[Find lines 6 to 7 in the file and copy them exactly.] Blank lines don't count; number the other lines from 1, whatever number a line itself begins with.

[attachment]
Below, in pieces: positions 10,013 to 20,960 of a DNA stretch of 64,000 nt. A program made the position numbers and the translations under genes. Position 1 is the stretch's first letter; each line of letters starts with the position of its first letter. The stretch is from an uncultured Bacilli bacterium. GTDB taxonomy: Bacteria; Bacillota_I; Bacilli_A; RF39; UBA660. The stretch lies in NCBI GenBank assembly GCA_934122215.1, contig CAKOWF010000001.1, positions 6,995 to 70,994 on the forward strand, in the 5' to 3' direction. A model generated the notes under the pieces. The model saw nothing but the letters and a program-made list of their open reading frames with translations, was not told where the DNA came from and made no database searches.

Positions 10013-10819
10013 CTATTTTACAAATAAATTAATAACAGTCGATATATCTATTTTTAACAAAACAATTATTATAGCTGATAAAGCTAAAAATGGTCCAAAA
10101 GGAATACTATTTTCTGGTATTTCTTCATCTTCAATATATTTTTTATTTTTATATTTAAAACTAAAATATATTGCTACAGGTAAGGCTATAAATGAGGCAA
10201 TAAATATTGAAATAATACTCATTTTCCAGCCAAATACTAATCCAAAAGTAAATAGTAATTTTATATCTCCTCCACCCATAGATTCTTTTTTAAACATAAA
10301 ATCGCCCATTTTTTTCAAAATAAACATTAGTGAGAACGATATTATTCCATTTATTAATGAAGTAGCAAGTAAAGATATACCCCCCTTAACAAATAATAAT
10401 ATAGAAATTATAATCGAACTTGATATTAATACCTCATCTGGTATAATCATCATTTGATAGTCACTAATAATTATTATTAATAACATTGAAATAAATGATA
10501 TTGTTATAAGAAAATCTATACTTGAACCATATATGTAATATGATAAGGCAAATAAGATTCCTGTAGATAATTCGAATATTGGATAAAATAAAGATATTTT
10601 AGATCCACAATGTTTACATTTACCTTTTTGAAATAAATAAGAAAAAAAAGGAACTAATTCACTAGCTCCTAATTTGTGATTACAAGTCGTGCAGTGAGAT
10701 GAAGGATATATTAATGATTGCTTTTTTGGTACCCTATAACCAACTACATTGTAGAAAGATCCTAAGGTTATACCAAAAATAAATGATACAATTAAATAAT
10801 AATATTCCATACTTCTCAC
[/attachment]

10301 ATCGCCCATTTTTTTCAAAATAAACATTAGTGAGAACGATATTATTCCATTTATTAATGAAGTAGCAAGTAAAGATATACCCCCCTTAACAAATAATAAT
10401 ATAGAAATTATAATCGAACTTGATATTAATACCTCATCTGGTATAATCATCATTTGATAGTCACTAATAATTATTATTAATAACATTGAAATAAATGATA